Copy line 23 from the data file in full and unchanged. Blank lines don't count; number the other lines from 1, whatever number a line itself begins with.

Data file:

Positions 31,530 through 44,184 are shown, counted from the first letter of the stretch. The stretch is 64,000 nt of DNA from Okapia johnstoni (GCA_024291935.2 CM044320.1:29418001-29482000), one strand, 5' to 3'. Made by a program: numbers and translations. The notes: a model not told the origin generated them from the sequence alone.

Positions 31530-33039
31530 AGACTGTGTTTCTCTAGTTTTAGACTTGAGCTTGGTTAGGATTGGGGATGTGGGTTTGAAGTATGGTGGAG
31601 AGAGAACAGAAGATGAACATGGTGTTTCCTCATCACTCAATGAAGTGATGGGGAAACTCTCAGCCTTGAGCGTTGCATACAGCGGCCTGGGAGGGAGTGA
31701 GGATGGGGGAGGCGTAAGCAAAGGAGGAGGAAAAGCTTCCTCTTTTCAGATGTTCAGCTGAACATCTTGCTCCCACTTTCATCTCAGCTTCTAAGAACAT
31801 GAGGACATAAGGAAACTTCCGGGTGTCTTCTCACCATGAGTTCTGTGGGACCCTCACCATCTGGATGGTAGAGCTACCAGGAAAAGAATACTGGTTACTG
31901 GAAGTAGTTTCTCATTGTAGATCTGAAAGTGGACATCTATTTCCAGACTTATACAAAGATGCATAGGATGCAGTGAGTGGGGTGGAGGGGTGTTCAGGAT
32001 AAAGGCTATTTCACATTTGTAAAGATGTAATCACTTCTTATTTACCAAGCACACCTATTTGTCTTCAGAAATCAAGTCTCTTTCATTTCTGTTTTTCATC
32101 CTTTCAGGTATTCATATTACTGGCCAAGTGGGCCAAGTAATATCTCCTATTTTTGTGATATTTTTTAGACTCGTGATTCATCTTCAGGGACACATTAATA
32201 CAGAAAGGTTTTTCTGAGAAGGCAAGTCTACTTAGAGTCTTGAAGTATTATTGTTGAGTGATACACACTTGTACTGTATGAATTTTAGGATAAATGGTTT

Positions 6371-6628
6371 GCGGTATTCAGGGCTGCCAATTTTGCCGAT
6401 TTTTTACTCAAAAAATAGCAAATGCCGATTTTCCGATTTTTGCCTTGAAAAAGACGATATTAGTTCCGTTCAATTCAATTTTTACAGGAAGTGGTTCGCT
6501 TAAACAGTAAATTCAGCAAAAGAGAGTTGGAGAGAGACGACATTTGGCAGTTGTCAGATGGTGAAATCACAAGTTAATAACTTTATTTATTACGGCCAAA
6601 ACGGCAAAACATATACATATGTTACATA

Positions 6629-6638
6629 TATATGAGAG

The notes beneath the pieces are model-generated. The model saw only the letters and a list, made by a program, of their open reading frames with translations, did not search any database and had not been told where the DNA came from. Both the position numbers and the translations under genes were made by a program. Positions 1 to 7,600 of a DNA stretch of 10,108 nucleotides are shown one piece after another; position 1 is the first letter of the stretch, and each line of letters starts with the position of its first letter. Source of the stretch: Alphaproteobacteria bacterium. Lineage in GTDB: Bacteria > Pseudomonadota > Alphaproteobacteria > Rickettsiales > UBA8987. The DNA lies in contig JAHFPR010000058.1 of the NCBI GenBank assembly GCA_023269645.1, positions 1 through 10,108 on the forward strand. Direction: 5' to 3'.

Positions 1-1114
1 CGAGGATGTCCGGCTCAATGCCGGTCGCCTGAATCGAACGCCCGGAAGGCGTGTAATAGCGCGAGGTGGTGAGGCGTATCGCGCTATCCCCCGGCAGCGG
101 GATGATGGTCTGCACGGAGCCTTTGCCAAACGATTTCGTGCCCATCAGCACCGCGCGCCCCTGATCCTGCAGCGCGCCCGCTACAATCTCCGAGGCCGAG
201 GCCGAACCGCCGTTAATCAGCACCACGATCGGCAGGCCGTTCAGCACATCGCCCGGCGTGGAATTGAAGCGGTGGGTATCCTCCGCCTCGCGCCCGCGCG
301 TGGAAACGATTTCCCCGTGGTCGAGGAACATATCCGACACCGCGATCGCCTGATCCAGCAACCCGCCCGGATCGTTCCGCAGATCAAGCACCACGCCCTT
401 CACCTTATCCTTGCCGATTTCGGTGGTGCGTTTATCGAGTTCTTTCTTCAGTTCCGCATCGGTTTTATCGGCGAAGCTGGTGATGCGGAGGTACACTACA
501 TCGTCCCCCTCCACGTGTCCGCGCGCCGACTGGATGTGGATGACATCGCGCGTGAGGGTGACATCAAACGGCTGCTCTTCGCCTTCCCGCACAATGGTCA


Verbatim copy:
301 TGGAAACGATTTCCCCGTGGTCGAGGAACATATCCGACACCGCGATCGCCTGATCCAGCAACCCGCCCGGATCGTTCCGCAGATCAAGCACCACGCCCTT